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Prime Rib vs Rib Eye

357mag

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What is the difference between prime rib and rib eye? In other words, if I have a whole uncut rib eye, would that be the same as a prime rib?
 
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eman

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(from let's talk steak) The difference between the Rib Eye and the Prime Rib is the way it’s prepared. The Rib Eye is cut from the rib section before cooking, while Prime Rib is cut from the Rib Roast after it has cooked. They are both from the rib roast.

 and just because it's called prime rib does not mean that it is prime grade or even choice.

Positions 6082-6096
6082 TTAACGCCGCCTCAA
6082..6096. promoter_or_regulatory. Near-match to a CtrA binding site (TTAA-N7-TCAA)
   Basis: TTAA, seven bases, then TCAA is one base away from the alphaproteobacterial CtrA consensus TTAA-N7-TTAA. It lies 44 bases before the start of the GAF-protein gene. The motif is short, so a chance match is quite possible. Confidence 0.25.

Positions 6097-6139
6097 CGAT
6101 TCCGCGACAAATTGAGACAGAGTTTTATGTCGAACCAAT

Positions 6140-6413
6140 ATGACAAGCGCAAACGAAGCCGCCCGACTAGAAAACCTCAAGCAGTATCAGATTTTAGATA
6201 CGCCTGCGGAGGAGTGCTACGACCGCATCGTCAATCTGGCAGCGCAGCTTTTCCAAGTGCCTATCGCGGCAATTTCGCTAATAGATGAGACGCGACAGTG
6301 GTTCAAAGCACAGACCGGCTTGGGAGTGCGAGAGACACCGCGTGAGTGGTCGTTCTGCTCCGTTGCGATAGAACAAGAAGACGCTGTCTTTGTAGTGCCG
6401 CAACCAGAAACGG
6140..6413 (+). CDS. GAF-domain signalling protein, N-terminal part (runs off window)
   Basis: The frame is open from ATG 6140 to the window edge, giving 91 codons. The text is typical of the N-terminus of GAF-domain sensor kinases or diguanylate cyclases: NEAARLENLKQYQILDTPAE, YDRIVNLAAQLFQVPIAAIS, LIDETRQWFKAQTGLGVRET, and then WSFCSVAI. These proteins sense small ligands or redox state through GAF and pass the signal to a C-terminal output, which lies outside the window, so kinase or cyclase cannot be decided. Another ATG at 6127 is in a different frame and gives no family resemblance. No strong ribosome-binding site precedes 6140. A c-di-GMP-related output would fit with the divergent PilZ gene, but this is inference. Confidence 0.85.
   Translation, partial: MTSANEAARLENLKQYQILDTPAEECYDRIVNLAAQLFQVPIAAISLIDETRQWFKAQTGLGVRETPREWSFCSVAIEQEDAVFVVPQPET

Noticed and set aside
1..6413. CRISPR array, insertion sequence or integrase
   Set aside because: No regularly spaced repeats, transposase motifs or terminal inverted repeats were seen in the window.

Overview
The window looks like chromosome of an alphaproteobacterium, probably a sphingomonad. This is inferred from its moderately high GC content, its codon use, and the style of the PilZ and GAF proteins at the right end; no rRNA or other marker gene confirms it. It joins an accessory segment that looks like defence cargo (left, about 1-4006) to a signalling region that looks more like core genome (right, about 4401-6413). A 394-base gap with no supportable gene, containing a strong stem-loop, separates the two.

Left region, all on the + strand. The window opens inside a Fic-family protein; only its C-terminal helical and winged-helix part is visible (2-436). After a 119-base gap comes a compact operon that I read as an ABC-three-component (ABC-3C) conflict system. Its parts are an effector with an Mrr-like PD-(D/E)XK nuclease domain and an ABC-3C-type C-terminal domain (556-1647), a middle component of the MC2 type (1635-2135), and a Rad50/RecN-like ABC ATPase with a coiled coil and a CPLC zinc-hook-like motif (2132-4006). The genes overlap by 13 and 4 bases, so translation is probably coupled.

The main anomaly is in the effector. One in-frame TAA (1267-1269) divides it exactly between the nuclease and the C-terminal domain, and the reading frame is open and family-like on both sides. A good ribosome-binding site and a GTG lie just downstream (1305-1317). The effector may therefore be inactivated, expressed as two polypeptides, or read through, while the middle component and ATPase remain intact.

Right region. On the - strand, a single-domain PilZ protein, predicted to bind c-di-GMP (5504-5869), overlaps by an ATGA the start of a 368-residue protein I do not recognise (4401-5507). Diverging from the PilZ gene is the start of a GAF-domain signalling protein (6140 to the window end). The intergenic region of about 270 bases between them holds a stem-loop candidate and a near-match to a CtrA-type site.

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mballi3011

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First off prime rib and rib eye are the same cut of meat like bob (Eman) says. If youbuy a bone in or bone out it's the same meat. So of can get it for a good price go for it. We cam get it in fla for maybe 5.99lb.
 

pops6927

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standing rib roast



rib eye roast



They are both cut from the same cut; the standing rib roast has the rib and backbones left on, the rib eye roast has them removed.  The body of meat is the same cut, just how it's trimmed or not trimmed.

sorry, had to edit it... gotta have some cooked pics... yummm...



 
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Bearcarver

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(from let's talk steak) The difference between the Rib Eye and the Prime Rib is the way it’s prepared. The Rib Eye is cut from the rib section before cooking, while Prime Rib is cut from the Rib Roast after it has cooked. They are both from the rib roast.

 and just because it's called prime rib does not mean that it is prime grade or even choic